False Manners are Fernanda Mattos and Federica Marchese – Cesare’s gilrfriend and Cesare’s sister – it’s a family thing! Hehehe! They curate the visual side of the labels, from artwork to video. They are growing a lot every day and have wrapped up many cool videos in a short amount of time, like the one for ‘Nameless’ (my track alongside Queen Atom) which is really kaleidoscopic and fits the track perfectly. I can see a very bright future ahead for them and I’m quite excited to watch what they will create for the labels in the future. They are working with a lot of great artists in Berlin like Ninca Leece, Bloody Mary (for her label Dame Music), Jeremy Caulfield (for Dumb Unit)… My favourite video is the one for the upcoming Benjamin Fehr’s Ep on MEAN so….stay tuned.

Exclusive Onirik Podcast 


Upcoming this month is the second Volume of London Cuts that Serialism has done – the first back in 2009 – explain to me why the label wanted to do compilations specifically based around London?

Because the label was born in London, created by Cesare and Stefano Pellegrini (who has now moved to Australia) as an output to release friends’ music.

The initial idea ‘London Cuts’ was because the majority of the Serialism collective were based in the city – that was certainly the case in 2009 but things have moved on a lot since then – the artists now spread between London, Berlin, Paris and Barcelona – how do you feel about the dispersal of such a strong group of people?

I miss a lot of those that have moved out of London but I think it’s very important to move around, try new places, and change your horizons for a while. There’s only a limited amount of things you can learn in one place, depending on your personality, luck or motivation so it’s good to keep moving. It feels good to watch your friends grow in different locations and bring you something they probably wouldn’t have if they had stayed in the same place all the time. I think the link really gets stronger with those that are far if you still manage to connect with them…it’s crazy…with some people it doesn’t matter if you see them every day or once a year, it feels the same straight away – you know those are friends for life.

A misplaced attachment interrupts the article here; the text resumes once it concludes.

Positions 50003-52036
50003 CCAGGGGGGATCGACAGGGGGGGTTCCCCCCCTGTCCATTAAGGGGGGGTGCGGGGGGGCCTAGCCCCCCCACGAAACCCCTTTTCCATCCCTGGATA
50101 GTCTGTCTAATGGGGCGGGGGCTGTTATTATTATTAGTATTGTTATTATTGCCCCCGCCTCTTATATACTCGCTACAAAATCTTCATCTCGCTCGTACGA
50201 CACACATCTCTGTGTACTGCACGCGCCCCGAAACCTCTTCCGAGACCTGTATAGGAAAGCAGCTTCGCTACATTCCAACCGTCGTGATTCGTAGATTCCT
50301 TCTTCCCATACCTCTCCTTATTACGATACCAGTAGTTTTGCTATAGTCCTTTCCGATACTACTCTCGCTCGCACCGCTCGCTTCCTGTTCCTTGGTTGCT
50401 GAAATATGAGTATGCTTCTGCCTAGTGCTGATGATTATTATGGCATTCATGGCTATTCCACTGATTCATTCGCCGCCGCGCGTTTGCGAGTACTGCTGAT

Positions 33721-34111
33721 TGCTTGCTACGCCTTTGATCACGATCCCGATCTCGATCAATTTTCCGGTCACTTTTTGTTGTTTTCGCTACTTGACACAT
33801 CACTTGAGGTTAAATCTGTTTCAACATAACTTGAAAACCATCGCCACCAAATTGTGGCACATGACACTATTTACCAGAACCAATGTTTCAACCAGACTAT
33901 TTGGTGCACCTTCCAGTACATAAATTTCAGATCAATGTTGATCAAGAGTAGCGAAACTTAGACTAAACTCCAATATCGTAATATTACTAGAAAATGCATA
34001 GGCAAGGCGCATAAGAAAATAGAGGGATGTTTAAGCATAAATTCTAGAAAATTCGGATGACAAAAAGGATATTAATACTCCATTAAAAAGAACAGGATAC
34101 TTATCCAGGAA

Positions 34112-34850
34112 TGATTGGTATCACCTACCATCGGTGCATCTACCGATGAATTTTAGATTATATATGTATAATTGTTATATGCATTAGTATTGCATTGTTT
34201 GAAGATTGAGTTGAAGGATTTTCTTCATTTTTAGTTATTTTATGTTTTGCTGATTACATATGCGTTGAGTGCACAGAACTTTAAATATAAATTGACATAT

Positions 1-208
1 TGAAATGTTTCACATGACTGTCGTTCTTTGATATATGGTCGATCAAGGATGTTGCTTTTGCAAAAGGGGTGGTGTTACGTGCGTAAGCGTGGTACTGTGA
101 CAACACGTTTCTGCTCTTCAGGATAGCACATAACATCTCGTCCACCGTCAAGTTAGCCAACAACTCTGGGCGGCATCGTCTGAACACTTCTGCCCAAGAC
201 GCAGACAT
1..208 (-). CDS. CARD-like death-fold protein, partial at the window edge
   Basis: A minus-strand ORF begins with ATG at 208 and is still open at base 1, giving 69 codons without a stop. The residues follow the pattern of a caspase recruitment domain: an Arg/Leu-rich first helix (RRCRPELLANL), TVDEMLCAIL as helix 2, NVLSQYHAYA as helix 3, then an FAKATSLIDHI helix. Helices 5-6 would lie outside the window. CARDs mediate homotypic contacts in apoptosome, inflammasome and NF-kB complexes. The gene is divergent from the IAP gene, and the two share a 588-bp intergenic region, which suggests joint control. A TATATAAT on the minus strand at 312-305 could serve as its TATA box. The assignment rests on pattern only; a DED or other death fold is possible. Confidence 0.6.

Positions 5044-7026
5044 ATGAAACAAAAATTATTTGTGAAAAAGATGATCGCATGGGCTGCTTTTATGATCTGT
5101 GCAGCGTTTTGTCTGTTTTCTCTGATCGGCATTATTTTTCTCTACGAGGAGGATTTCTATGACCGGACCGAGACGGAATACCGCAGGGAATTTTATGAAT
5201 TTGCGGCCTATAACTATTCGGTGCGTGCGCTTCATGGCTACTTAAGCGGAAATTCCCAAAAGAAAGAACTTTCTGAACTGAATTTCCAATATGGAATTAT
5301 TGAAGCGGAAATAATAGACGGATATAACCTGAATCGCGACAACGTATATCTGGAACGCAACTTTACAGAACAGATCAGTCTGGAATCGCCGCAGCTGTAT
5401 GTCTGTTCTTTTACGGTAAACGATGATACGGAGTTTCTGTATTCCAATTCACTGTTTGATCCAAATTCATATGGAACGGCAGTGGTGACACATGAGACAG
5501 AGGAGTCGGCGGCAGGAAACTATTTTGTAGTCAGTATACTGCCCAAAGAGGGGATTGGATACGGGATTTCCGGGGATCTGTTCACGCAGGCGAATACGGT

Has the shift in location and evolvement of peoples careers affected the labels ‘collective’ ethos and bond in anyway?

Yes it did…because originally everything was based around London and the crew was all here. I only arrived after it all started so I’m not completely accurate but that’s the vibe I understood. Now it’s more around both me and Cesare – he brings artists into the roster from Berlin and while travelling. At the same time I keep an eye on London and create some bonds on my side, like with Robin Ordell and Monika Ross. We still have some of the original spirit but we evolved accordingly to the context.

Do you guys plan to continue with the compilation – maybe a Berlin cuts will be more suitable next time!?

Yes, not sure when, but we want to do a Berlin Cuts and a Paris Cuts.

You feature on the upcoming comp alongside Cesare as Queen Atom – tell me about the track?

It’s the result of the first time that me and Cesare sat down and cooked some beats together. It’s a very particular track, not the usual deep stuff I’m into at the moment or like any of Cesare’s previous releases. We both have very wide taste in electronic music so why not? Acidy and breaky…why not? I don’t expect it to be massively played as it’s not an easy track but if you like it a bit dark it’s a very powerful one.

MEOKO chats to La Fleur

By Chats to MEOKO, Festival, Hot Off The Press, Interviews, Music Through Pictures